Fania Davis, Ph.D., is a leading national voice on restorative justice. She is a long-time social justice activist, Civil Rights trial attorney, writer, restorative justice practitioner, and educator with a Ph.D. in Indigenous Knowledge. Fania writes and speaks internationally on restorative justice, racial justice, truth processes, and indigeneity.
She will bring that knowledge and experience to Madison as the keynote speaker at the YWCA’s Racial Justice Summit, September 28-30. Madison365 is the media sponsor of the event. Registration is open now.
Fania came of age in Birmingham, Alabama, during the social ferment of the Civil Rights era. She was active in the Civil Rights, Black liberation, women’s, prisoners’, peace, anti-racial violence, economic justice, and anti-apartheid movements. Studying with African Indigenous healers catalyzed Fania’s search for a healing justice, ultimately leading her to serve as Founding Director of Restorative Justice for Oakland Youth (RJOY) and Co-Founding Board Member of the National Association of Community and Restorative Justice (NACRJ).
Her numerous honors include the Ubuntu Award for Service to Humanity, the Dennis Maloney Award for Excellence in Youth Restorative Justice, the Black Feminist Shapeshifters and Waymakers’ Award, the Tikkun (Repair the World) Award, the Ella Jo Baker Human Rights Award, and the Ebony POWER 100 Award. The Los Angeles Times named her a New Civil Rights Leader of the 21st Century.
Fania is the author of The Little Book of Race and Restorative Justice: Black Lives, Justice, and U.S. Social Transformation (2019) as well as a range of articles on restorative justice.
In an email interview, we asked about what she’ll have to say during her visit to Madison.
Madison365: There was a lot of attention on antiracism, diversity and inclusion throughout 2020. Has that momentum slowed down? Has the public attention moved on to other things? If so, what are the implications?
Dr. Davis: Nothing is permanent. Moving in a spiral, life is always changing and transforming itself. Rising and falling; waxing and waning. And then starting up a new cycle again. Life also teaches that two seeming opposites can both be true. In the nation’s history, the abolitionist movement grew and grew until the abolition of slavery and Reconstruction became the law of the land. Two decades later, the momentum slowed and, many of these gains were eviscerated by racial terrorists. Yet ultimately, the anti-slavery movement triumphed, transforming and creating a new future. Then, during the mid-20th century, the Civil Rights movement arose, growing and growing in influence until it prevailed as the public policy of the nation. Yet, after the movement’s momentum slowed, racialized mass incarceration and police terror arose. The Civil Rights movement nonetheless imprinted the collective consciousness and soul, and its impact endured long after the mass actions ended. Similarly, we’re now not only seeing a slowing of the unprecedented momentum of mass demonstrative actions in the wake of the public lynching of George Floyd and with the rise of the Black Lives Matter Movement. We’re also seeing brazen, terroristic attacks against anti-racism. Yet the movement for Black Lives has had an enduring impact. We’ve made huge inroads into the collective consciousness. We are finally breaking through the centuries-long collective denial about our collective biography, about our origins in slavery, the slave trade, genocide, land theft, patriarchy, and colonialism. We are finally telling the truth. We are recognizing the need for repair. Systemic racism and reparations have become household words. Slowed momentum and counter-attacks notwithstanding, we are a different nation today than we were just a few years ago.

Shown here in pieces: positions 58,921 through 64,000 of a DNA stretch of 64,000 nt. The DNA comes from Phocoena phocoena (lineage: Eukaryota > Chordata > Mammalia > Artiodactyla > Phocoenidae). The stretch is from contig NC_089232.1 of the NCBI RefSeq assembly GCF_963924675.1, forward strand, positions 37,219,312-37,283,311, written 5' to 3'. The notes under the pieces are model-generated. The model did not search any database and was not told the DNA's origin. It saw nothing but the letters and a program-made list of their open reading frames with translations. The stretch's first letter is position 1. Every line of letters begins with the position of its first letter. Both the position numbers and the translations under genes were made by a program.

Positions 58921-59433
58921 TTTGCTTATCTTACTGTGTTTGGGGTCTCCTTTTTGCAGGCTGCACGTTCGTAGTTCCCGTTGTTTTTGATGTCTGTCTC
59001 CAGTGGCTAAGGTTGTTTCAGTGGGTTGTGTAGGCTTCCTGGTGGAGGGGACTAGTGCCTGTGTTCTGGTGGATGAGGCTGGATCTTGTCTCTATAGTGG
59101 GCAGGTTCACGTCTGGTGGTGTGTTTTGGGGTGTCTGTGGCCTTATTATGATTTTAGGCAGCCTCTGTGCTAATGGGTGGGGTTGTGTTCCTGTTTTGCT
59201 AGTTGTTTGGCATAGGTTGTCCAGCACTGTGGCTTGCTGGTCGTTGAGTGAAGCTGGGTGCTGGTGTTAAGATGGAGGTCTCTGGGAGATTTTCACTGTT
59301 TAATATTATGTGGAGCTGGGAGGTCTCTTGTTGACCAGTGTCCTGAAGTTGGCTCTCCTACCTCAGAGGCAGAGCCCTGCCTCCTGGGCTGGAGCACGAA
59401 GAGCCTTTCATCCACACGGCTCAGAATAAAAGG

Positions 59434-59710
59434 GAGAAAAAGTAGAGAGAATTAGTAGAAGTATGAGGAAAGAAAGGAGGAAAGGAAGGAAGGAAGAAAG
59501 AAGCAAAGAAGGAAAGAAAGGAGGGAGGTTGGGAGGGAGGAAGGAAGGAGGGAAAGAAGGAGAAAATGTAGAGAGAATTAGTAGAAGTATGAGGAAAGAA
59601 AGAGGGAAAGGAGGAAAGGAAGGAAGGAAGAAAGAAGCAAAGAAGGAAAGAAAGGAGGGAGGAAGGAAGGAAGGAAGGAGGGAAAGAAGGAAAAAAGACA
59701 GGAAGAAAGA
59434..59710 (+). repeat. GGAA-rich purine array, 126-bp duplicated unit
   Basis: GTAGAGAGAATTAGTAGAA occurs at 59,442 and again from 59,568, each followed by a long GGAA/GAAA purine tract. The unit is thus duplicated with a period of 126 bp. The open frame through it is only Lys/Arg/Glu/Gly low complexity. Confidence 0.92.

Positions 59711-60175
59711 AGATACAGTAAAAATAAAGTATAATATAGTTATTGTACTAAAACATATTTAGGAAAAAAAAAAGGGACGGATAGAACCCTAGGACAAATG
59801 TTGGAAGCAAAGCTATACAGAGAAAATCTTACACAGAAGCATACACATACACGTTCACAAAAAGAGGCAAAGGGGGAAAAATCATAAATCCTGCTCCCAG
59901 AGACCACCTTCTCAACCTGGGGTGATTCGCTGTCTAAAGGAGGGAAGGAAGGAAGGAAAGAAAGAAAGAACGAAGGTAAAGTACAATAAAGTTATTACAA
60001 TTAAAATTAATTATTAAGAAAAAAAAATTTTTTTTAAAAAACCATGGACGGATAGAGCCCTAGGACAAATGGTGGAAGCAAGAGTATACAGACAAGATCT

Madison365: What’s your main message at the YWCA Racial Justice Summit going to be?
Dr. Davis: First, kudos to the YWCA for being on the front lines for gender equity and racial justice for almost 150 years.
Also, I’ll want to express gratitude to YWCA for the ways it has impacted my and my family’s life on personal levels
I’ll also address the important question of the current state of our movements and our nation.
In a restorative justice vein, I’ll further address how I believe history is calling upon us to be both champions of justice and healing, not just one or the other. In non-binary fashion, we need both. One of the reasons we as a nation are trapped in history’s pain and in these repeating patterns of racial terror and trauma is because we have not engaged with deep intentionality in a collective healing process.
Madison365: Madison thinks of itself as a particularly “progressive” city but racial disparities here are worse than just about anywhere else in the country. What specific message do folks in a town like Madison need?
Dr. Davis: Madison is an overwhelmingly white city – 77%. The state of Wisconsin is even more overwhelmingly white – 87%.
I will discuss the special responsibility to model what it means to be an anti-racist white person. To educate oneself about slavery, genocide and all their afterlives. To support reparations at local and federal levels (including HR40 at the federal level). To engage in respectful power-sharing dialogues with indigenous and Black people in the state. To understand this is not something one altruistically does for people of color, but something one does for oneself. To understand that white people have skin in the game, and they do this work to restore their own humanity. They do it for their descendants.